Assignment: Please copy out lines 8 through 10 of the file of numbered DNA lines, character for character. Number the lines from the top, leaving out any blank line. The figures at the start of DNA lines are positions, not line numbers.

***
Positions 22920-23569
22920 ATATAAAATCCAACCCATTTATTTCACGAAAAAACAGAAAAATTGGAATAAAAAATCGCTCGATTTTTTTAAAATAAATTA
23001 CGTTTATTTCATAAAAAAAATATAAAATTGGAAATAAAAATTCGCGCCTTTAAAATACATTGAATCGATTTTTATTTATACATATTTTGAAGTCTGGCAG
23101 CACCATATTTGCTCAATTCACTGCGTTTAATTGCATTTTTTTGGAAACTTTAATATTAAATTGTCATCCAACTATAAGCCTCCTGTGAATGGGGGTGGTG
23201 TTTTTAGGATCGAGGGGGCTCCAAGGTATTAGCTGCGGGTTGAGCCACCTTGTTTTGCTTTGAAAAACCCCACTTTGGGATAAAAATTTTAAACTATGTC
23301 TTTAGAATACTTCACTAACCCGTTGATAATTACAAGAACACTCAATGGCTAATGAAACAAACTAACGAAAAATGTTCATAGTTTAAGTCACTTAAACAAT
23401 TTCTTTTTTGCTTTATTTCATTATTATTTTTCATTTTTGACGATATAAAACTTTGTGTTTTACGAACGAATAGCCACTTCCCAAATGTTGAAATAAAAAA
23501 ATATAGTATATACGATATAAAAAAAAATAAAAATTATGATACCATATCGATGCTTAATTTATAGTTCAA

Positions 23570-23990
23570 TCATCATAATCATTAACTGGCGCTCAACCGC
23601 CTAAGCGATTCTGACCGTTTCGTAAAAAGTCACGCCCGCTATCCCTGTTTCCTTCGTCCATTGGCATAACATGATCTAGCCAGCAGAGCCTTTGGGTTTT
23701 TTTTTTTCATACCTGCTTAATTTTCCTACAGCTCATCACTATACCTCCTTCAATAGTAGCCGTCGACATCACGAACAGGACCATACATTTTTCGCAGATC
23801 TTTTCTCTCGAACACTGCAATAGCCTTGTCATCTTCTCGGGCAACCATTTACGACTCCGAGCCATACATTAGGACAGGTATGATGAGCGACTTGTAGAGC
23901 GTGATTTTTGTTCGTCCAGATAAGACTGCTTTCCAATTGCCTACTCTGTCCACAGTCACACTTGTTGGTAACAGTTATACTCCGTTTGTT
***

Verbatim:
23501 ATATAGTATATACGATATAAAAAAAAATAAAAATTATGATACCATATCGATGCTTAATTTATAGTTCAA

Positions 23570-23990
23570 TCATCATAATCATTAACTGGCGCTCAACCGC